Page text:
Organized Anarchism Discussion Series #2 – Federación Anarquista Uruguaya – April 7th

We are excited to announce the next event in our Organized Anarchism: A Global Perspective series, a discussion with a delegate from the Federación Anarquista Uruguaya (FAU).

➧ Register for the discussion at this link

This event will take place on Sunday, April 7th at 12 PM (US Pacific) / 2 PM (US Central) / 3 PM (US Eastern) / 4 PM (UYT)

The event will be simulcast in English and Spanish.

Among the most storied anarchist organizations in history, the FAU is marked equally by its illustrious activity and by its members’ major contributions to anarchist social and political theory. Founded in 1956 by refugees of the Spanish Civil War and others who fled fascist repression in Europe, the FAU developed as a small organization that punched well above its weight in struggles on shop floors, in neighborhoods, and on campuses. Adhering to a principled, but non-sectarian approach to mass organizing, the FAU participated during the 1960’s in coalitions that included leftwing organizations of various stripes.

Outlawed and forced underground at the start of Uruguay’s civic dictatorship in 1967, members of the FAU continued to organize both openly and clandestinely. It was during this period of legal proscription that members of the organization developed an armed wing, OPR-33, which carried out high risk actions such as expropriations, sabotage, and even kidnappings of political leaders and members of the capitalist class. Unlike the vanguardist strategy of foquismo, which the FAU criticized, the actions of its armed wing were done in tight coordination with struggles led by mass organizations like unions and neighborhood assemblies.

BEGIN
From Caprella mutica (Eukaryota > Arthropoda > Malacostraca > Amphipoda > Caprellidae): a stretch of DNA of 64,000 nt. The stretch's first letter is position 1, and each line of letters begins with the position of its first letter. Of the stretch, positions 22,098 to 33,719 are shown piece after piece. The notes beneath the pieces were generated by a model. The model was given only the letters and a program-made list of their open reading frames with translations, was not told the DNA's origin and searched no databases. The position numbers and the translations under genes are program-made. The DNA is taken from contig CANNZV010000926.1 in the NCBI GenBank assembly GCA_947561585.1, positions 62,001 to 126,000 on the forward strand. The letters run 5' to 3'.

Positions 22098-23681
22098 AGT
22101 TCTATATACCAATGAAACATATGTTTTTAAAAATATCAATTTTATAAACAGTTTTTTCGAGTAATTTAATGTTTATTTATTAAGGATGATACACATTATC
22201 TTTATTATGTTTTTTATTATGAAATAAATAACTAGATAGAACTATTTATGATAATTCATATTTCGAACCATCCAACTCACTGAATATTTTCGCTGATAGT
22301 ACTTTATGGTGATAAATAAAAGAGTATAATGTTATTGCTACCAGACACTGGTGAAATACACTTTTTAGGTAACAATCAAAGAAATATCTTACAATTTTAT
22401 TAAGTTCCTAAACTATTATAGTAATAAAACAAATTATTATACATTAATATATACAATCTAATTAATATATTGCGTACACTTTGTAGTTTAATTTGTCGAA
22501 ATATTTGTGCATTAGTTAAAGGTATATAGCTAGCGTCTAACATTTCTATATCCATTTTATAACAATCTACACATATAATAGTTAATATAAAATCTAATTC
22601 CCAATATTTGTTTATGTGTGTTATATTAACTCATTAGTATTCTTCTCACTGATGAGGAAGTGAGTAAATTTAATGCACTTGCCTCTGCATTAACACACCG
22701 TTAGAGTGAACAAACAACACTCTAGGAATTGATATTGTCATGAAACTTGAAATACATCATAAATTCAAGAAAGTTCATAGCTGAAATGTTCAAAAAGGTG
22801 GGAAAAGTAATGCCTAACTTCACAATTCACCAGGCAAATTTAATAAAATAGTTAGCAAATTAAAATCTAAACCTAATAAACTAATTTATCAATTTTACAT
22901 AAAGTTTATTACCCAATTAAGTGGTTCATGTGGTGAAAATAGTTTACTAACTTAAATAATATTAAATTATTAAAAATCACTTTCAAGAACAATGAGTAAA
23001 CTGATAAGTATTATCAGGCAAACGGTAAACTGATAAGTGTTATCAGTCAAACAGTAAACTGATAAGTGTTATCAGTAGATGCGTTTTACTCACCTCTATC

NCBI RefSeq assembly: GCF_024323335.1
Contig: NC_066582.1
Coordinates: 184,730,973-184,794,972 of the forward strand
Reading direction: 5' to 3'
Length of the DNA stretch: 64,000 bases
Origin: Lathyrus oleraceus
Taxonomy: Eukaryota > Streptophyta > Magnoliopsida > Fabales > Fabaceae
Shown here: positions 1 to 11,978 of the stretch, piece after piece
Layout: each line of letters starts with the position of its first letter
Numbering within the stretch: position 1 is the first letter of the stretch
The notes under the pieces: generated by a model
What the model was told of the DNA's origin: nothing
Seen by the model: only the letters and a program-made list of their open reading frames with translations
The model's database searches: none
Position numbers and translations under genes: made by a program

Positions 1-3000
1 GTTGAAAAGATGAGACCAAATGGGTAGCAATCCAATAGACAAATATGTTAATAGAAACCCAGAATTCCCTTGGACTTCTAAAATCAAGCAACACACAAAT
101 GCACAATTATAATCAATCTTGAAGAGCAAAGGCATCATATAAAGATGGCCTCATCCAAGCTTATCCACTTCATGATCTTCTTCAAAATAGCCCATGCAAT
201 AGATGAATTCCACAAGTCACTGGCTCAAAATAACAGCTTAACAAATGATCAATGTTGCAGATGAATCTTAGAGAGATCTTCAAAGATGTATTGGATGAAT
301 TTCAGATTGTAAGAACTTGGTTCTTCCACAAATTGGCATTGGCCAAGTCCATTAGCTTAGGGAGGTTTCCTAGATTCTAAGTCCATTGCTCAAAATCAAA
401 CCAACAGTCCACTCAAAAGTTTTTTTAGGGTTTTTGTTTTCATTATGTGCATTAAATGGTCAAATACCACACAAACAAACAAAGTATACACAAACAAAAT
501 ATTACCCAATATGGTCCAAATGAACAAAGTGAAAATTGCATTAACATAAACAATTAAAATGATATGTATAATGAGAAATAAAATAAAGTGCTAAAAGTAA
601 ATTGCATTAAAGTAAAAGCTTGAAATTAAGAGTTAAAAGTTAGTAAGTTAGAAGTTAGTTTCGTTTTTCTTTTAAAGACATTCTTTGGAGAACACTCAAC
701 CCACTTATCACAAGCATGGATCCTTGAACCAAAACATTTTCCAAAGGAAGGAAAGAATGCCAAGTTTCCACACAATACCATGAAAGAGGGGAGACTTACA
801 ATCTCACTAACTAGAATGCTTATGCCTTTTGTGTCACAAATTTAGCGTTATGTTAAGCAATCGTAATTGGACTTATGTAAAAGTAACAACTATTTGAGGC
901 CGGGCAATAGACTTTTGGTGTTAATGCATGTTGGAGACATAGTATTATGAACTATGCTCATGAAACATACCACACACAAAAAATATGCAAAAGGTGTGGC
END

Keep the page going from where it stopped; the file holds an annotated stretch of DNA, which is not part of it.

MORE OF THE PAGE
As the forces of US-backed anticommunism closed their grip on the southern cone, some 50 members of the FAU were arrested, imprisoned, tortured, murdered, or disappeared throughout the 1970’s. Greatly diminished due to repression, the FAU would not reemerge in Uruguay until the fall of the country’s civic-military dictatorship in 1985.

After a period of reorganization, the FAU worked to support the creation of new anarchist organizations in the region, modeled on their organizational-strategic approach of especifismo. These new organizations include groups that would go on to form the Brazilian Anarchist Coordinator and the Anarchist Federation of Rosario in Argentina. Today the FAU remains an active organization, with a presence in labor and neighborhood campaigns.

To learn more about the FAU in advance of the discussion, we recommend the following articles:

For a more comprehensive history of the FAU, we recommend:

Want to catch up on this series? You’re in luck, because we’ve made available a recording of the first event, a discussion with anarchist theorist and militant Felipe Corrêa.